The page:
When my daughters aren't listening to me, I usually take the low road.
I slowly raised my head up from behind the side of the couch, stopping precisely between my daughter's gaze and the TV. I mashed up my face in the most grotesque way possible until she noticed and jumped; and laughed. When my daughters aren't listening to me, I usually take the low road.
Another day, when I couldn't get an answer, I repeated myself, louder. When that didn't work, I tried being annoying.
"I'm working on something here," my 3-year-old said as I batted lightly at her ponytail.
"I understand, but why didn't you answer me?" I responded.
"Well, I heard you," she said. This was an excuse.
"Would you please answer me when I talk to you?" I replied.
"But I'm working on something here," she said again before telling me, "OK, I will."
Sometimes when my daughters aren't listening, I do something silly. Sometimes I talk louder. Sometimes, if the TV is on, I turn it off. Usually, I tell myself they do this because they are kids, and kids ignore their parents from time to time.
Certainly, I didn't think I could be a part of the problem. Then one night, my 6-year-old slowly put her head between my face and my phone. She promised to stay there and "breathe hot breath in your face until you answer me." I apologized. She accepted my apology, while also pointing out my hypocrisy. I was so proud.
She suggested that I shouldn't look at my phone as often. And she's right. I spend too much time on it. But to be fair, I need to make sure the 12 people who always "like" my photos "liked" my photos. If not, I have to wonder what their deal is. Are they OK? And how else would I know every score from every sports event played on the planet?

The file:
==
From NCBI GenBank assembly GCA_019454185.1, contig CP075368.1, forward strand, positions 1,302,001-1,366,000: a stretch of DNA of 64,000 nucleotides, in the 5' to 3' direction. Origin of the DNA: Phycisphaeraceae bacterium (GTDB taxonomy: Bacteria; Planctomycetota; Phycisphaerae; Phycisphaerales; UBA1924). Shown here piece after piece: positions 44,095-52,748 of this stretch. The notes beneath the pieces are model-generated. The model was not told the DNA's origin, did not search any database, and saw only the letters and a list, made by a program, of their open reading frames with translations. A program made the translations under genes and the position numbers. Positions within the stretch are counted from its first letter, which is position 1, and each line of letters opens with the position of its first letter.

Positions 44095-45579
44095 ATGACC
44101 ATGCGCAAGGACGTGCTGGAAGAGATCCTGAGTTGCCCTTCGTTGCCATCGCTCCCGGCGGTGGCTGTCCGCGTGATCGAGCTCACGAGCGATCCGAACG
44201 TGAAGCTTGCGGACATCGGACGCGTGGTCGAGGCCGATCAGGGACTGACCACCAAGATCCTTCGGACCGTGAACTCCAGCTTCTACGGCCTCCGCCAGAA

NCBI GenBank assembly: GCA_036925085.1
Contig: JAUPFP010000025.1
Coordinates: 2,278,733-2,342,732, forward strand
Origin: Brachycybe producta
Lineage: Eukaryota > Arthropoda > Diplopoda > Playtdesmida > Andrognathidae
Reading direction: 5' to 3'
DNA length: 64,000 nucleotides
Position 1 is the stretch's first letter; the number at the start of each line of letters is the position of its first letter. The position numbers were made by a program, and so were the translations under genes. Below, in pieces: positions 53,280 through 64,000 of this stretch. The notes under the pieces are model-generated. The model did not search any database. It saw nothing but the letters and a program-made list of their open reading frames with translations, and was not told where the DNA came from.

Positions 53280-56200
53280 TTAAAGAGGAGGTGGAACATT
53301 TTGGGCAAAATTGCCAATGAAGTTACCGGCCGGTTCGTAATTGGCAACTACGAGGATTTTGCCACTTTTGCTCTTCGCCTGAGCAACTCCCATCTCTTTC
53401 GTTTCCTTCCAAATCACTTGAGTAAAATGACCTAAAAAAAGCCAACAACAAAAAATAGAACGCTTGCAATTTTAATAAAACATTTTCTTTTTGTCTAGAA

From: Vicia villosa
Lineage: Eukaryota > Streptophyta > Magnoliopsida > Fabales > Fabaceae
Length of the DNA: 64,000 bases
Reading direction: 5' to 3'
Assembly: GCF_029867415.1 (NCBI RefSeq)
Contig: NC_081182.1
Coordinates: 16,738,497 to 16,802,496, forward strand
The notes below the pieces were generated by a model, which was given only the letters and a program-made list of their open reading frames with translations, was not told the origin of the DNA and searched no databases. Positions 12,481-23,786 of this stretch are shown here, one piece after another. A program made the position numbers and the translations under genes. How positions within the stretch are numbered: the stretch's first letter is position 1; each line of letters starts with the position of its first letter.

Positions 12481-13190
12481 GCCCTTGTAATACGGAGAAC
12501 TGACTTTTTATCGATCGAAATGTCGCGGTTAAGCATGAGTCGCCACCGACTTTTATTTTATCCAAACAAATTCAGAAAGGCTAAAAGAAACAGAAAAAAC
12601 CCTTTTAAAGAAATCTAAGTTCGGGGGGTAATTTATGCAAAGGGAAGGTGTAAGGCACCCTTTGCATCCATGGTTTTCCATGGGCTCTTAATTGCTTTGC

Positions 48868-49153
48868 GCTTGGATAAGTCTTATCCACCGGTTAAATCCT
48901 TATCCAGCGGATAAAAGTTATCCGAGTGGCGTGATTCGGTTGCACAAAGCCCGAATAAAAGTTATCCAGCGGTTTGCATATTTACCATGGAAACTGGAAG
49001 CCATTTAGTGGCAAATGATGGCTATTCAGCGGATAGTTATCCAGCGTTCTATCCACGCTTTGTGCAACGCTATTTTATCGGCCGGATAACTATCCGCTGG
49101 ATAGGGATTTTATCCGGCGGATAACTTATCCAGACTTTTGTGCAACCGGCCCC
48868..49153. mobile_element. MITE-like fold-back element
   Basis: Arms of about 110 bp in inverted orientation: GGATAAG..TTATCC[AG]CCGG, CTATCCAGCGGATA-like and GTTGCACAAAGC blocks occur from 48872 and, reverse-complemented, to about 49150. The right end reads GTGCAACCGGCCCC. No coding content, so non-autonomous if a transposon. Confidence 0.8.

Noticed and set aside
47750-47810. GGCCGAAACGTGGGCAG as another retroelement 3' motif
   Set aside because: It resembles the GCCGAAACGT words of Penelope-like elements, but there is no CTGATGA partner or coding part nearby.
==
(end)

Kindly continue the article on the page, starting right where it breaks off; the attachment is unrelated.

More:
I resigned to be better.
Cellphones and the internet are a lot like a car crash; it's hard to look away. But when a 6-year-old notices, it's time to change. So, a few weeks ago, I turned off all of the notifications on my phone. No more sports updates, no more Facebook "likes" buzzing in my pocket 12 times a day.
The first thing I learned is that when you turn off all the notifications, you might miss simple things, like a text message from your wife reminding you to pick up milk. So, I turned those notifications back on. But everything else was turned off. And the result? I didn't miss anything. In two weeks, not once have I felt like I missed out. In fact, after a few days, I kind of relished in the idea of being ignorant of the rest of the world.
Instead, I started to take notice of the other things around me, like a deep blue sky, or the elderly man walking by our house with a big, old dog leading the way and the skinny, old Greyhound trailing behind. Normally, I would have missed that.
"You know, I am trying to be better about my phone," I told my daughter one night. "Thanks for that."
Then I waited. Then I snapped my fingers.
"Oh, what?" she replied. "Were you talking to me?"
Reach Dave at firstname.lastname@example.org.
On Twitter: @DaveManley